BEIRUT: Lebanon’s finance minister said on Tuesday there was no need for more talks over the 2019 draft budget, seen as a vital test of the government’s will to reform, although the foreign minister signalled the debate may go on.
The cabinet says the budget will reduce the deficit to 7.6% of gross domestic product (GDP) from last year’s 11.2%. Lebanon has one of the world’s heaviest public debt burdens at 150% of GDP.
“There is no longer need for too much talking or anything that calls for delay. I have presented all the numbers in their final form,” Finance Minister Ali Hassan Khalil said.
But Foreign Minister Gebran Bassil suggested the debate may go on, telling reporters: “The budget is done when it’s done.”
While Lebanon has dragged its feet on reforms for years, its sectarian leaders appear more serious this time, warning of a catastrophe if there is no serious action. Their plans have triggered protests and strikes by state workers and army retirees worried about their pensions.
President Michel Aoun on Tuesday repeated his call for Lebanese to sacrifice “a little“: “(If) we want to hold onto all privileges without sacrifice, we will lose them all.”
“We import from abroad, we don’t produce anything ... So what we did was necessary and the citizens won’t realize its importance until after they feel its positive results soon,” Aoun said, noting Lebanon’s $80 billion debt mountain.
A draft of the budget seen by Reuters included a three-year freeze on all forms of hiring and a cap on bonus and overtime benefits.
It also includes a 2% levy on imports including refined oil products and excluding medicine and primary inputs for agriculture and industry, said Youssef Finianos, minister of public works and transport.
“DEVIL IN THE DETAIL“
Marwan Mikhael, head of research at Blominvest Bank, said investors would welcome the additional efforts in the latest draft to cut the deficit.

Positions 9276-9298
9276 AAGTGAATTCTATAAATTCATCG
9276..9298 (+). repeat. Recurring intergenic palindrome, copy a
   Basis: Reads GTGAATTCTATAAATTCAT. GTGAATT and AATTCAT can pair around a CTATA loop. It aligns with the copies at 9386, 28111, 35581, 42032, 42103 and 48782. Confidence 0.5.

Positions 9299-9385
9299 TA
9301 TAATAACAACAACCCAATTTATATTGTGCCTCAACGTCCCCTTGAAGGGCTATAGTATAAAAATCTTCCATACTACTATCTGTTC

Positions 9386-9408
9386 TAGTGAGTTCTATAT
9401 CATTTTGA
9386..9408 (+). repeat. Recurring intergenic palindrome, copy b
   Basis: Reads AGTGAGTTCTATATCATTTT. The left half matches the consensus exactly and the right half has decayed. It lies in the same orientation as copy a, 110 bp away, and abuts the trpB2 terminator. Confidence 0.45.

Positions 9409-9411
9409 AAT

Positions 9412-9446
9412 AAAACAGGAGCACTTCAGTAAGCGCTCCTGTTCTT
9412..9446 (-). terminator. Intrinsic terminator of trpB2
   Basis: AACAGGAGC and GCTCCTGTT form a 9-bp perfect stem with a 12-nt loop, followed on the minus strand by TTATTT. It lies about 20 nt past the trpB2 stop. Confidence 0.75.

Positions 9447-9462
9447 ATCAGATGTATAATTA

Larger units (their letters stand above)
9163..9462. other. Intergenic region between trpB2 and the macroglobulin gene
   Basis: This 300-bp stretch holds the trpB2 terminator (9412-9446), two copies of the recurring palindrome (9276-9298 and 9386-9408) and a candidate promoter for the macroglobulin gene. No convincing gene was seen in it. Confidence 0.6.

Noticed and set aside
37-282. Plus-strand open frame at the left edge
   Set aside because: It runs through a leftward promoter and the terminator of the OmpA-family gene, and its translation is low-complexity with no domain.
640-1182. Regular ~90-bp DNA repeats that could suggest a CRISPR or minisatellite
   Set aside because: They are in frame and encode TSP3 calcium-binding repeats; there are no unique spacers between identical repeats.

“There will be some who claim it is not good because they were hit by the decline in spending or increased taxes, but it should be well viewed by the international community,” he said.
Jason Tuvey, senior emerging markets economist at Capital Economics, said: “The numbers will be of some comfort to investors, but the devil will be in the detail.”
“Even if the authorities do manage to rein in the deficit, it probably won’t be enough to stabilize the debt ratio and some form of restructuring looks increasingly likely over the next couple of years,” Tuvey said.
The government said in January it was committed to paying all maturing debt and interest payments on the predetermined dates.
Lebanon’s main expenses are a bloated public sector, interest payments on public debt and transfers to the loss-making power generator, for which a reform plan was approved in April. The state is riddled with corruption and waste.
Serious reforms should help Lebanon tap into some $11 billion of project financing pledged at a Paris donors’ conference last year.
Once approved by cabinet, the draft budget must be debated and passed by parliament. While no specific timetable is in place for those steps, Aoun has previously said he wants the budget approved by parliament by the end of May.
On Monday, veterans fearing cuts to their pensions and benefits burned tires outside the parliament building where the cabinet met. Police used water cannon to drive them back.